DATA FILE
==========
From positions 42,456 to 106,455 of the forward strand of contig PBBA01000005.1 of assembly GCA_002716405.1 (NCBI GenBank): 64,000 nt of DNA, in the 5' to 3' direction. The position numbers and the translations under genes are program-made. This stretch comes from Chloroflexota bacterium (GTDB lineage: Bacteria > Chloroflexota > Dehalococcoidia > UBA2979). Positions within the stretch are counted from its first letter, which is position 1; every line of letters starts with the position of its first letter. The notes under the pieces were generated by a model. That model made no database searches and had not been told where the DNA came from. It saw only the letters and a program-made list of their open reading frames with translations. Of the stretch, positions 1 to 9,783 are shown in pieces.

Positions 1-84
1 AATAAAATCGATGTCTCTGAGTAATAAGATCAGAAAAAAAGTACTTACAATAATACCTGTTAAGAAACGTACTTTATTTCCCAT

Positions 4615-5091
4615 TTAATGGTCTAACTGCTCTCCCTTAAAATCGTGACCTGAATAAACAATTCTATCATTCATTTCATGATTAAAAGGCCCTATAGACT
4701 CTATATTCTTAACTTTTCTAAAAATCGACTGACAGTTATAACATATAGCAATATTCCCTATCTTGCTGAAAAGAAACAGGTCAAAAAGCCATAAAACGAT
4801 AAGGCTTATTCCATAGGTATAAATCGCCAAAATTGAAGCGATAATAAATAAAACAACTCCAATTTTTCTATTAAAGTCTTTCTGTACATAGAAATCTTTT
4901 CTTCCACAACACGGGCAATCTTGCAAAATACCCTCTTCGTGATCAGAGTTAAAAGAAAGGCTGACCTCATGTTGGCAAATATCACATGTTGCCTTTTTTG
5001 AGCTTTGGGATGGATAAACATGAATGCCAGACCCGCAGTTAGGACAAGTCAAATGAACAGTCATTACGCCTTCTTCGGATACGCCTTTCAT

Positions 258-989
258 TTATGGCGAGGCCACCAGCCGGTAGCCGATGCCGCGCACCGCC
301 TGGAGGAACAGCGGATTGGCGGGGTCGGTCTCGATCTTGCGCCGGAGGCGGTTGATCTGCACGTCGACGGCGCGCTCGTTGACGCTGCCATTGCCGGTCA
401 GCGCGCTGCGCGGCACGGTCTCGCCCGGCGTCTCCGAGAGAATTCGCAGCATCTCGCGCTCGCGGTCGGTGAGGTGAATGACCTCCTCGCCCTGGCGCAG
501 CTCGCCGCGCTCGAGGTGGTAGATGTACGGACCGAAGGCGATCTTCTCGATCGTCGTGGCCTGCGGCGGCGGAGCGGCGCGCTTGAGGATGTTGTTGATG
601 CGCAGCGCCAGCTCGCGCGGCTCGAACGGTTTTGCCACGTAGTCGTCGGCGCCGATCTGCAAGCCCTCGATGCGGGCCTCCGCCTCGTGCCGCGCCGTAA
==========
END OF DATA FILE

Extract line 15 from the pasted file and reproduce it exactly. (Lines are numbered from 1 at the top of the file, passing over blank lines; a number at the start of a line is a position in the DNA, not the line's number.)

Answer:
601 CGCAGCGCCAGCTCGCGCGGCTCGAACGGTTTTGCCACGTAGTCGTCGGCGCCGATCTGCAAGCCCTCGATGCGGGCCTCCGCCTCGTGCCGCGCCGTAA